The World Health Organization estimates that road traffic injuries (RTIs) account for approximately 1.2 million deaths annually around the globe, with the majority occurring in low- and middle-income countries. In countries like Cambodia, motorcycles are a common form of transportation, and their popularity is predicted to increase.

Head injuries are a main cause of disability and death in motorcycle crashes, but helmet use in Cambodia remains relatively low, despite the fact that helmet-wearing is a proven injury prevention intervention .
In order to assist with better planning and implementation of injury prevention strategies, JH-IIRU team members, including Associate Director Abdulgafoor M. Bachani, along with colleagues from Handicap International, Belgium and the Centers for Disease Control and Prevention published, “Helmet Use Among Motorcyclists in Cambodia: A Survey of Use, Knowledge, Attitudes and Practices.” The goal of the study was to assess the current status of helmet use in five districts in Cambodia as well as knowledge, attitudes and practices related to helmet use.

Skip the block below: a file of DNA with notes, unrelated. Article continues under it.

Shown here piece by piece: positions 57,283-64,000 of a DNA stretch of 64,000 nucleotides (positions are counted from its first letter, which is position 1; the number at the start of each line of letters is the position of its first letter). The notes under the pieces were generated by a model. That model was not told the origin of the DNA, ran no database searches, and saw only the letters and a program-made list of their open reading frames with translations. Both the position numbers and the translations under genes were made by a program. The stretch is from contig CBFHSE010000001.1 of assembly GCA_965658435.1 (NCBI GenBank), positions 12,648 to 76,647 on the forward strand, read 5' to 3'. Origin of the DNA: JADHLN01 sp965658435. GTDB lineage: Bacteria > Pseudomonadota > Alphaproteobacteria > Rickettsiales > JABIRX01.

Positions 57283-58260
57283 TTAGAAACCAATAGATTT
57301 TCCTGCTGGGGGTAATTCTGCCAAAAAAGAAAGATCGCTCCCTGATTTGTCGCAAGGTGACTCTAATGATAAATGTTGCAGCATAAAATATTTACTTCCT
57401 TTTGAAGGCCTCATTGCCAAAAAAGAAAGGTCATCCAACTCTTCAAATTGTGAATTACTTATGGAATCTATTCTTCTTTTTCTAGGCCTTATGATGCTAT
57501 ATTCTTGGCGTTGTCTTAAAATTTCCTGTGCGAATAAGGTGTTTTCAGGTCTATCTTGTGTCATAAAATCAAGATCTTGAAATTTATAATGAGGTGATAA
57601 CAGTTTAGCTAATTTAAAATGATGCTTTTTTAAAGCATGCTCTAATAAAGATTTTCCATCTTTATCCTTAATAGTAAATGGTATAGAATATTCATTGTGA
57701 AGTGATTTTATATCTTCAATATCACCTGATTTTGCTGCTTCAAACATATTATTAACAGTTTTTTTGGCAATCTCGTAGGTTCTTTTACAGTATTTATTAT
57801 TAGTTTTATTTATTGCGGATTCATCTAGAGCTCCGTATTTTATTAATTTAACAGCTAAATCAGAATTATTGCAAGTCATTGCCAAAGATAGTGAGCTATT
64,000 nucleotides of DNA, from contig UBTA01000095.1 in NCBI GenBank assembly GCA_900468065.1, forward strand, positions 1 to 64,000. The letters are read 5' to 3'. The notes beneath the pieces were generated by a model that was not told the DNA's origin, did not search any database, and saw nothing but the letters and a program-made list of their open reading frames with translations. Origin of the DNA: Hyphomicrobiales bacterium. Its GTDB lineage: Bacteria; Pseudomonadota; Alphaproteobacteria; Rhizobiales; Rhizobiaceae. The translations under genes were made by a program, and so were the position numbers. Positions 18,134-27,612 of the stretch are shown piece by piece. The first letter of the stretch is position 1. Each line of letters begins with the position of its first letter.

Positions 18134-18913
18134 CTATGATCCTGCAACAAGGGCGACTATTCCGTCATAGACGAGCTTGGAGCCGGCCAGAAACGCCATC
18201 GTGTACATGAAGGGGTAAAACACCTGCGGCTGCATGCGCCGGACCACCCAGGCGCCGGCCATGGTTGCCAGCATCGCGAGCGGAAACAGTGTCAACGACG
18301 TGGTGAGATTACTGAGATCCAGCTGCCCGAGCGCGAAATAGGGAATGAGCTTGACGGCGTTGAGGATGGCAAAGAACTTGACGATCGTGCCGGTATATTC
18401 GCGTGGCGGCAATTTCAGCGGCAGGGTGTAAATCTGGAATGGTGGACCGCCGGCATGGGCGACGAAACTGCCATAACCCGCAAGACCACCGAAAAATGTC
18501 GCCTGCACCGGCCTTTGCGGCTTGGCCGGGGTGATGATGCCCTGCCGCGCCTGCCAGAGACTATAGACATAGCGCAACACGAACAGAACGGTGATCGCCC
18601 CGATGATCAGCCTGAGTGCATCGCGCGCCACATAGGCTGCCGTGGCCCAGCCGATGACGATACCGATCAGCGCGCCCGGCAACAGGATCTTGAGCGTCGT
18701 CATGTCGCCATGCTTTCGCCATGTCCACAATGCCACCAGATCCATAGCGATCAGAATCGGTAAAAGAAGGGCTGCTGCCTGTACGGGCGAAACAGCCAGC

As part of the Road Safety in 10 Countries project (RS-10), in 2012, JH-IIRU published “Public Health Burden of Road Traffic Injuries: An Assessment from Ten Low- and Middle-Income Countries,” a special issue of Traffic Injury Prevention. This landmark publication includes 11 scientific papers jointly authored with 50 colleagues from JH-IIRU and their in-country collaborators that contribute much-needed new knowledge to the burgeoning issue of road traffic injuries in low- and middle- income countries.

You can access the full article along with the entire special issue here.

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